The occurrence and distribution of sulfonamide and tetracycline, corresponding bacterial resistant rate and resistance genes (ARGs) and two integrase genes were investigated in seven urban rivers in Beijing, China. The total concentration of sulfonamide and tetracycline ranged from 1.3 × 10(1)-1.5 × 10(3) ng/L and 3.9 × 10(1)-5.4 × 10(4) ng/L for water, and 1.0 × 10(0)-2.7 × 10(2) and 3.1 × 10(1)-1.6 × 10(2) ng/g for sediment, respectively. The sul resistant rate was 2-3 times higher than tet resistant rate in both surface water and sediment. The average rate of sul resistance and tet resistance were up to 81.3% and 38.6% in surface water, 89.1% and 69.4% in the sediment, respectively. The sul1, tetA and tetE genes were predominant in term of the absolute abundance. The absolute abundance of ARGs in Wenyu River and Qinghe River, which were close to the direct discharging sites, were 5-50 times higher than those in the other investigated urban rivers, suggesting that the source release played an important role in the distribution of ARGs. The sul1 and sul2 genes had positive correlation (p resistance genes was significantly correlated with tetracyclines (p bacterial resistance in sewage drainage system. Such investigation highlights the management on controlling the pollutant release which was seemed as a major driving force for the maintenance and propagation of many ARGs during the development of urbanization in the future. Copyright © 2016 Elsevier Ltd. All rights reserved.

  2. Differential expression of jasmonate biosynthesis genes in cacao genotypes contrasting for resistance against Moniliophthora perniciosa.

    Science.gov (United States)

    Litholdo, Celso G; Leal, Gildemberg A; Albuquerque, Paulo S B; Figueira, Antonio

    2015-10-01

    The resistance mechanism of cacao against M. perniciosa is likely to be mediated by JA/ET-signaling pathways due to the preferential TcAOS and TcSAM induction in a resistant genotype. The basidiomycete Moniliophthora perniciosa causes a serious disease in cacao (Theobroma cacao L.), and the use of resistant varieties is the only sustainable long-term solution. Cacao resistance against M. perniciosa is characterized by pathogen growth inhibition with reduced colonization and an attenuation of disease symptoms, suggesting a regulation by jasmonate (JA)/ethylene (ET) signaling pathways. The hypothesis that genes involved in JA biosynthesis would be active in the interaction of T. cacao and M. perniciosa was tested here. The cacao JA-related genes were evaluated for their relative quantitative expression in susceptible and resistant genotypes upon the exogenous application of ET, methyl-jasmonate (MJ), and salicylic acid (SA), or after M. perniciosa inoculation. MJ treatment triggered changes in the expression of genes involved in JA biosynthesis, indicating that the mechanism of positive regulation by exogenous MJ application occurs in cacao. However, a higher induction of these genes was observed in the susceptible genotype. Further, a contrast in JA-related transcriptional expression was detected between susceptible and resistant plants under M. perniciosa infection, with the induction of the allene oxide synthase gene (TcAOS), which encodes a key enzyme in the JA biosynthesis pathway in the resistant genotype. Altogether, this work provides additional evidences that the JA-dependent signaling pathway is modulating the defense response against M. perniciosa in a cacao-resistant genotype.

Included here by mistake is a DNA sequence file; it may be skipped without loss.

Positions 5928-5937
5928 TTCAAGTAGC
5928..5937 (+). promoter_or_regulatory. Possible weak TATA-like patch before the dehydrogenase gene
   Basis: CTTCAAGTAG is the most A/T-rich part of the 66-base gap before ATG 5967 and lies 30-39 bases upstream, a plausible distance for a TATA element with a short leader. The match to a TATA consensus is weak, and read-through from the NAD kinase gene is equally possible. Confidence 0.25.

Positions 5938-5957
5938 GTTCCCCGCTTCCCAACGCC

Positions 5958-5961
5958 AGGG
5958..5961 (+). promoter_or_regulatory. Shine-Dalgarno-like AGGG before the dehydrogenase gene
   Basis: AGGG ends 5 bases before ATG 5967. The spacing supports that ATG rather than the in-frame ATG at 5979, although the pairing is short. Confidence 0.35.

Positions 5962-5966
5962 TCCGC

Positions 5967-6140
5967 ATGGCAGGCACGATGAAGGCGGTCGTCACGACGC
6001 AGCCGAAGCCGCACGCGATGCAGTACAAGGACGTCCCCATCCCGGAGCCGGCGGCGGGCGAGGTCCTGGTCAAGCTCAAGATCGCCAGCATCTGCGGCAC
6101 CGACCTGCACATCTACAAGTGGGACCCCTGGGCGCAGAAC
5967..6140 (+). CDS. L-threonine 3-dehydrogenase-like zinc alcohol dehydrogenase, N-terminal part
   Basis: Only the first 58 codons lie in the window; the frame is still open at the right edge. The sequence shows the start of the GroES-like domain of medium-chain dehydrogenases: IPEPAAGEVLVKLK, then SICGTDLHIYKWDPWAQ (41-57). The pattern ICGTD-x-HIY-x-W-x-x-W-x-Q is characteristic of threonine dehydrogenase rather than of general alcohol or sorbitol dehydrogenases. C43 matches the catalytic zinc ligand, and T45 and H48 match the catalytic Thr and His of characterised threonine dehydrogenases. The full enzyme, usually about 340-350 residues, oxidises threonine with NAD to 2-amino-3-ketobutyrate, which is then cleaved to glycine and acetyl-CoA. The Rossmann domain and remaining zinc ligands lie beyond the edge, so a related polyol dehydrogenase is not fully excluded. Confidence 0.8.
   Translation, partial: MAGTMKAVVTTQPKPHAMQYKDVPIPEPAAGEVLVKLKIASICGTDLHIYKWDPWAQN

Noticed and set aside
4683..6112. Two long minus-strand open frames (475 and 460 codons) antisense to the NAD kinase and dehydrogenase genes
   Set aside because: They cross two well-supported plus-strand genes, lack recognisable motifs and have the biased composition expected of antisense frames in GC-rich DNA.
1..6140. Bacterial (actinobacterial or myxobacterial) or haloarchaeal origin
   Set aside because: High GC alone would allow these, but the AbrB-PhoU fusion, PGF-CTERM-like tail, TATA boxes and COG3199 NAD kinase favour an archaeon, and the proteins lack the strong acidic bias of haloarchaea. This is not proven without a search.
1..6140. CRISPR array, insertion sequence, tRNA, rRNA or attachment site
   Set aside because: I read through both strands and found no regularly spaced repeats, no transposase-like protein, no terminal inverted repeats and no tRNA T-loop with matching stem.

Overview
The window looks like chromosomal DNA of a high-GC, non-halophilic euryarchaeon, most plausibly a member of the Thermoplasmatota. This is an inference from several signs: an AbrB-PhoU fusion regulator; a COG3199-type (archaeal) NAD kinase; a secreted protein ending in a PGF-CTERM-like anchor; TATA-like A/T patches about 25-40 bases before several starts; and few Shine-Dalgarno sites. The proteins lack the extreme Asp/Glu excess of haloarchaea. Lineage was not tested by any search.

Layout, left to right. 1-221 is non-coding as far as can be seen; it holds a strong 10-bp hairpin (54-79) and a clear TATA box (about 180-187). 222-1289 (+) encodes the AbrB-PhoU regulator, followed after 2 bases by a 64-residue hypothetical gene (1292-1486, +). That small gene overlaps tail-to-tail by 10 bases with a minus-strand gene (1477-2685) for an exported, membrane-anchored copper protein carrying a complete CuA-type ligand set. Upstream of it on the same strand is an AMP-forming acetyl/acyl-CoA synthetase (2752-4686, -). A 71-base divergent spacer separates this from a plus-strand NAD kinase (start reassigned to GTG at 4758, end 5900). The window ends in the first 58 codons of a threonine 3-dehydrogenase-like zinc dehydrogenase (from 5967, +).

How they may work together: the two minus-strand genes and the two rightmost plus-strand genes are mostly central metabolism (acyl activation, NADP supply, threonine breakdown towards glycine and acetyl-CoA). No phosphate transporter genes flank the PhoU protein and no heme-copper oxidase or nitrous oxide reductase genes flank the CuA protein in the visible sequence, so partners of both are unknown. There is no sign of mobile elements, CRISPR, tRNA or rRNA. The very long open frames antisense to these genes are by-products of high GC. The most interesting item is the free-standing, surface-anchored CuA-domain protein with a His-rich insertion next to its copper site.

3. A novel method to discover fluoroquinolone antibiotic resistance (qnr genes in fragmented nucleotide sequences

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    Boulund Fredrik

    2012-12-01

    Full Text Available Abstract Background Broad-spectrum fluoroquinolone antibiotics are central in modern health care and are used to treat and prevent a wide range of bacterial infections. The recently discovered qnr genes provide a mechanism of resistance with the potential to rapidly spread between bacteria using horizontal gene transfer. As for many antibiotic resistance genes present in pathogens today, qnr genes are hypothesized to originate from environmental bacteria. The vast amount of data generated by shotgun metagenomics can therefore be used to explore the diversity of qnr genes in more detail. Results In this paper we describe a new method to identify qnr genes in nucleotide sequence data. We show, using cross-validation, that the method has a high statistical power of correctly classifying sequences from novel classes of qnr genes, even for fragments as short as 100 nucleotides. Based on sequences from public repositories, the method was able to identify all previously reported plasmid-mediated qnr genes. In addition, several fragments from novel putative qnr genes were identified in metagenomes. The method was also able to annotate 39 chromosomal variants of which 11 have previously not been reported in literature. Conclusions The method described in this paper significantly improves the sensitivity and specificity of identification and annotation of qnr genes in nucleotide sequence data. The predicted novel putative qnr genes in the metagenomic data support the hypothesis of a large and uncharacterized diversity within this family of resistance genes in environmental bacterial communities. An implementation of the method is freely available at http://bioinformatics.math.chalmers.se/qnr/.

  4. Analysis of acetohydroxyacid synthase1 gene in chickpea conferring resistance to imazamox herbicide.

    Science.gov (United States)

    Jain, Parul; Tar'an, Bunyamin

    2014-11-01